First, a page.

Sweat is a fluid that is secreted by two types of glands present in the skin: eccrine glands and apocrine glands. The eccrine sweat glands are present in the skin throughout the body. These glands secrete a thin fluid that contains water and salts. The secretions from eccrine sweat glands are released directly on the surface of the skin, and are typical of the sweat that we normally encounter.
The apocrine sweat glands secrete a fluid that is thicker than the fluid secreted by the eccrine sweat glands. This is due to the presence of fatty substances in the secretion of apocrine sweat glands. The fluid produced by the apocrine sweat glands in the skin is secreted via the hair follicles. Sebaceous glands in the skin also secrete their oily secretions (known as sebum) via the hair follicles. However, the secretions of sebaceous glands and apocrine sweat glands are distinct. Sebum is not sweat.
Why do humans sweat?
Humans are homeothermic (or warm-blooded) animals. The biological processes within our body are designed to work within a very narrow range of temperatures. Consequently, the human body has evolved certain homeostatic mechanisms to maintain a stable core body temperature in both hot and cold environments.
Sweating is a natural thermoregulatory mechanism that is aimed at cooling down the body in hot environmental conditions. However, excessive sweating (technically referred to as hyperhidrosis) can also occur for reasons that are not related to thermoregulation.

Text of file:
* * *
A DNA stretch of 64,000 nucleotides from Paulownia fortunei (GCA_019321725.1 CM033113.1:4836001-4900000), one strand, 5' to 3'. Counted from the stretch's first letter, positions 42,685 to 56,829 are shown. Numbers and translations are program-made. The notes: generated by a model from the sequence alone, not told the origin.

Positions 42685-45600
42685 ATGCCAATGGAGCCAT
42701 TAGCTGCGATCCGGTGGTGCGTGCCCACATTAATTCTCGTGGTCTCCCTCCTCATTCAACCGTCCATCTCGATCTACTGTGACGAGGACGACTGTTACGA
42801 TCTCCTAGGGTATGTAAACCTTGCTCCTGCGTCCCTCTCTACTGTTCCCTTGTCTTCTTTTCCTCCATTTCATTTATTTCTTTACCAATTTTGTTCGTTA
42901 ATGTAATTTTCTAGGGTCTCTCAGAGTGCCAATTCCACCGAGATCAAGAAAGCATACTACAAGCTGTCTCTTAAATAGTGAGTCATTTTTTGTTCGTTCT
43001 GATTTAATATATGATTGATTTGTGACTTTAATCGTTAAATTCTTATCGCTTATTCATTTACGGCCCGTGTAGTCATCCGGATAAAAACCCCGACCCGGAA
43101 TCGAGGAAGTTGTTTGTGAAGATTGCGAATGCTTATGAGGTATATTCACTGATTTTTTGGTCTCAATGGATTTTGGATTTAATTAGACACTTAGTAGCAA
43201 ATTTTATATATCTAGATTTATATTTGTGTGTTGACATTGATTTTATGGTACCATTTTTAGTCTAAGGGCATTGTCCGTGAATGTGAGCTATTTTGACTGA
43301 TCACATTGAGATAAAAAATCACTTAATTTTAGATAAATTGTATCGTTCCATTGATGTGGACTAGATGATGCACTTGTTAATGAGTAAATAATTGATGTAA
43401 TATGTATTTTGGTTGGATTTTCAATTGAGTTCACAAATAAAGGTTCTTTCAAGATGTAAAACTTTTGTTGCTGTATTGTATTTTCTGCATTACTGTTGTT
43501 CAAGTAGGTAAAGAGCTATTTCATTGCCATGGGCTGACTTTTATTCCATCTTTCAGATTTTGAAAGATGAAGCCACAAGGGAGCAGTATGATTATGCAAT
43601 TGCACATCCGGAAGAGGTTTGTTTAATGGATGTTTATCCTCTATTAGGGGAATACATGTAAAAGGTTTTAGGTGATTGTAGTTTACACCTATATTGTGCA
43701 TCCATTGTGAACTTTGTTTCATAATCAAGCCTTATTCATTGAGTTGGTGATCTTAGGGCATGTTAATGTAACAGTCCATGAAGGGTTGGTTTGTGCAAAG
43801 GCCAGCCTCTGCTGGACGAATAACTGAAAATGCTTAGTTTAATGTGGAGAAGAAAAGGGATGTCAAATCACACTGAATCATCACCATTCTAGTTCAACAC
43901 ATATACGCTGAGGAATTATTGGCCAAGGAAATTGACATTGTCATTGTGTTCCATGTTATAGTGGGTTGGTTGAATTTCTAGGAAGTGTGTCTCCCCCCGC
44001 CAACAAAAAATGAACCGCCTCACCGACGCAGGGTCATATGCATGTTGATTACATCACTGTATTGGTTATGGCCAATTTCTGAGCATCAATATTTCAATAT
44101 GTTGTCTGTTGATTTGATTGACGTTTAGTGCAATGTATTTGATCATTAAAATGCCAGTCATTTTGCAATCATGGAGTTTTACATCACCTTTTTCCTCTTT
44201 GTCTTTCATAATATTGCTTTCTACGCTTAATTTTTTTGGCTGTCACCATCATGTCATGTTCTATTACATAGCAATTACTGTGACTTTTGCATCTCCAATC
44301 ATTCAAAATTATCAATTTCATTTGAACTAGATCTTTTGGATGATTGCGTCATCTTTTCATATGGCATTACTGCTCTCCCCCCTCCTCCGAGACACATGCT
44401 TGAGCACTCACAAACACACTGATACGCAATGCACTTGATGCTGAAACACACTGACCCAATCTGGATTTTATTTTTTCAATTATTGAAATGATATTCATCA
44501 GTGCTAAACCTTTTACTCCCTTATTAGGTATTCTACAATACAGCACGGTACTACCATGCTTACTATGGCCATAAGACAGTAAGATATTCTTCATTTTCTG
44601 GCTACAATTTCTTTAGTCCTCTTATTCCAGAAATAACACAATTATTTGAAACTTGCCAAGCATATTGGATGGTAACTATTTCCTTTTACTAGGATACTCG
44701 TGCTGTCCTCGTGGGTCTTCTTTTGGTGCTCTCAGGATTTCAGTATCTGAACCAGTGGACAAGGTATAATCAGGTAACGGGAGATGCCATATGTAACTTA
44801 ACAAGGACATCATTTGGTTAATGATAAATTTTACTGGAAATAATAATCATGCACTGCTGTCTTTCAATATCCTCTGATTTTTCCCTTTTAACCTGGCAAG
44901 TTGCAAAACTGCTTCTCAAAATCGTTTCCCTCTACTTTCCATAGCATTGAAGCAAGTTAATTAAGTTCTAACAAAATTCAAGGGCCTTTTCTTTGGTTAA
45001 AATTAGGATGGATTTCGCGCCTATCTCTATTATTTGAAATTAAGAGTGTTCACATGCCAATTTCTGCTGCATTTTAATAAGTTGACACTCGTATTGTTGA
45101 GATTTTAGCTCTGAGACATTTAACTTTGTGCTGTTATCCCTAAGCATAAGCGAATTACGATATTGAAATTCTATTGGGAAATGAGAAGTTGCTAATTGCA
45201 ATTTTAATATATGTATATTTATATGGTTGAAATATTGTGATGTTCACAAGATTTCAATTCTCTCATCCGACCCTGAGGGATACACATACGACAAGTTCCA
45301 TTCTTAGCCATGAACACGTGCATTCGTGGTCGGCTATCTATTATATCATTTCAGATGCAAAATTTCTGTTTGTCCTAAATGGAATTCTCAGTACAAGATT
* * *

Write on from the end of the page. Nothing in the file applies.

Regardless of the cause, excessive sweating is a very uncomfortable feeling that can affect the daily functioning of an individual. Excessive sweating may also be accompanied by an offensive body odor that can adversely affect the social life of an individual. Even the sight of excessive sweat may cause people to keep a distance from the affected individual.
Sweating occurs through the skin in all areas of the body. However, some areas of the body are more sweaty than others. The back is one of the areas where excessive sweating is experienced quite often. Hyperhidrosis refers to abnormally excessive sweating that is different from copious sweating caused by strenuous physical exercise and exposure to a hot environment.
Hyperhidrosis is a medical condition in which the amount of sweating exceeds the body’s requirements for thermoregulation. When excessive sweating occurs in certain illnesses, the condition is referred to as diaphoresis. An example of diaphoresis is excessive sweating that occurs along with fever in infectious conditions.
Read more on sweaty palms.
Causes of Sweaty Back
Not all cases of excessive perspiration are abnormal. Some people naturally sweat more than others in similar environmental conditions. Sweating is a result of stimulation of the sweat glands by nerve signals from the central nervous system. The stimulation of sweat glands can occur due to environmental/physical, hormonal, psychological, neurological and infectious stimuli.
Consumption of certain medications and other substances can also stimulate sweating. As long as the perspiration occurs due to a normal physiological response to an appropriate stimulus such as heat, the sweating is considered normal.